The Quest for the Holy Cold Frame
Today’s post is a guest post by my husband, Jason, describing the cold frame that he made for our family this winter. Cold frames are a great way to grow your own food when the weather is generally too cold for gardening and can extend your growing season by a couple of months and sometimes longer. They are like a mini greenhouse. If possible it is a good idea to put a cold frame close to a large structure like your home to take advantage of the heat it gives off. Unfortunately that isn’t possible in our yard but we have found other ways to save the heat from the day. One nice feature of our cold frame is that it is portable so we place it into our garden space in the winter and we will simply remove it and store it in the warm months.
Growing your own food is a good idea on GAPS since you can grow organically and avoid the toxins in conventional produce. It is a good idea on the LOD since you can choose lower oxalate varieties to grow.
Some while back, I was cleaning out some old lumber under our back deck and ran across a nice big sheet of 1/4 inch thick glass. It is amazing what you can find stashed in the nooks of a 100 year old house. In the spirit of The Big Clean-Up
(a favorite book of mine from my childhood and arguably a factor in my hoarding instinct), I decided to build a cold frame so that we could garden into early winter and start again in the very early spring (actually, I’m giving January a shot for a starting point this year). In this post, I’ll give an overview of the project. If you have any thoughts of creating your own, you can get more details and my lessons learned at the long version of this post on my blog at The Quest for the Holy Cold Frame – Extended Edition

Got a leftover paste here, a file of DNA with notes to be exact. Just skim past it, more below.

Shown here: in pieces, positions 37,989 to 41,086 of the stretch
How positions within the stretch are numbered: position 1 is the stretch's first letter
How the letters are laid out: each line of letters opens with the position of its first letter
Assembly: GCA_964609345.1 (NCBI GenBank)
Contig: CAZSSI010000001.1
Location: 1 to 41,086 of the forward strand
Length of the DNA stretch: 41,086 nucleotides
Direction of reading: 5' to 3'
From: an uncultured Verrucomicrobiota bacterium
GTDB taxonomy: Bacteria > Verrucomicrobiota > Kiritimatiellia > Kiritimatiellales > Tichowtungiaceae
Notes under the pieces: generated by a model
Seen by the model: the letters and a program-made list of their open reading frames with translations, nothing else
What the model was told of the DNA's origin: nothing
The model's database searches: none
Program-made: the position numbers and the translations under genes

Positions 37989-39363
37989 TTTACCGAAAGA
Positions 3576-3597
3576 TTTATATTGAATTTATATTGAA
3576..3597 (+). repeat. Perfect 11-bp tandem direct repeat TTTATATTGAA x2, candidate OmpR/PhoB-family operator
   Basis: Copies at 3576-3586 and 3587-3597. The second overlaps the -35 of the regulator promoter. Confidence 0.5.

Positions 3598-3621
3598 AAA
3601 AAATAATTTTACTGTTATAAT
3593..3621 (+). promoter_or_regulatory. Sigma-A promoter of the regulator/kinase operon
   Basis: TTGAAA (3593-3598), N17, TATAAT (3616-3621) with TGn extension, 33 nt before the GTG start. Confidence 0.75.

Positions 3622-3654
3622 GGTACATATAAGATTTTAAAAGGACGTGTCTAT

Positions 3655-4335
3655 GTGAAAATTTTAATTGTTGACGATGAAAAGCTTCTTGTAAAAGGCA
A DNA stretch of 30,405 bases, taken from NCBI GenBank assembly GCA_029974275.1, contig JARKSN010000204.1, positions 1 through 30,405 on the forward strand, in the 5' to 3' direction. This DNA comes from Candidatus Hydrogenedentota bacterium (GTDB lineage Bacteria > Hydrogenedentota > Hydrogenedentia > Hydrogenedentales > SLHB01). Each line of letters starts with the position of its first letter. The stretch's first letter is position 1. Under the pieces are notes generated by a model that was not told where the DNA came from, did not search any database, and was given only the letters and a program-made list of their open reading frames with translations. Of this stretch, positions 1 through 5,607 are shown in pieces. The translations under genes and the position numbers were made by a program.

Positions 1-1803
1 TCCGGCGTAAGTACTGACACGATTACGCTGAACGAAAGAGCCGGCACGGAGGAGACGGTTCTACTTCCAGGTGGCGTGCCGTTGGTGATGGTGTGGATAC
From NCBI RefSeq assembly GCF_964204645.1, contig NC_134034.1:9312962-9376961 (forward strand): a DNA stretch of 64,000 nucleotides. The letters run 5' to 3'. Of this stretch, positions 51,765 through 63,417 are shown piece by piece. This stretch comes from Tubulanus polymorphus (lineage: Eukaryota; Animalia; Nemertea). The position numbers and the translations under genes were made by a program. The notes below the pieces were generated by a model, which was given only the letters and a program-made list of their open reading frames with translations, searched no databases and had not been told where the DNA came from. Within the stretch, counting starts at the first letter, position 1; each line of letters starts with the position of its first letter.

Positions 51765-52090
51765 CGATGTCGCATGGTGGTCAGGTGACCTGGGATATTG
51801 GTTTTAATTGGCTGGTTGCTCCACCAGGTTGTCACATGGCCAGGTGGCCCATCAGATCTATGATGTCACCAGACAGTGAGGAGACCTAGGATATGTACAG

Since I like flashback, I’ll start with the final result:
First off, I figured I should attempt a bit of research. I procured Building & Using Cold Frames: (the Kindle Edition will save you 79 cents off the budget busting $3.95 list price) and skimmed an article on Mother Earth News on the topic. I’m enough of a guy that I wanted to forge my own path, so I decided to make my own plans. So armed with a decent recollection of my high school wood shop class, I set out to design my cold frame.
You may wonder how I arrived at my design. I used the following design parameters:
- The frame should be designed to fit the sheet of glass I happened to have on hand.
- I skipped the suggested angle from the above e-book and decided to draw inspiration from articles that I’ve read on planning solar heating or electrical systems – namely, the angle of surface should be at least generally perpendicular to the sun for your growing seasons. I remember reading that a 30% slope is a good guideline for the U.S. 30% has the advantage of being twice as deep as tall so that kept the math simple. I then added an extra layer of boards along the bottom so that the plants in the very front wouldn’t bump their heads as soon as they emerged. This also allows me to slightly inset the frame into the ground.
- I wanted to use standard dimensional lumber.
I also wanted to limit the potential from anything untoward leaching into the soil from wood preservatives, so I decided to try to find a source of wood that is naturally rot resistant and then treat it with the least toxic stain I could find. I did a bit of searching and found that MWANZI
Woodshop would sell me local, sustainable wood. They didn’t have cypress, which is the best option for rot resistance, but we eventually decided on walnut which should fit the bill and it’s very pretty. I found the owner to be very nice to work with. Their main business is furniture, cabinets, flooring, etc. but he was open to selling me some lumber. He even cut it to order. So our local produce will be grown in a locally sourced cold frame made with local labor. How’s that for cool? It’s a shame I can’t get local hardware.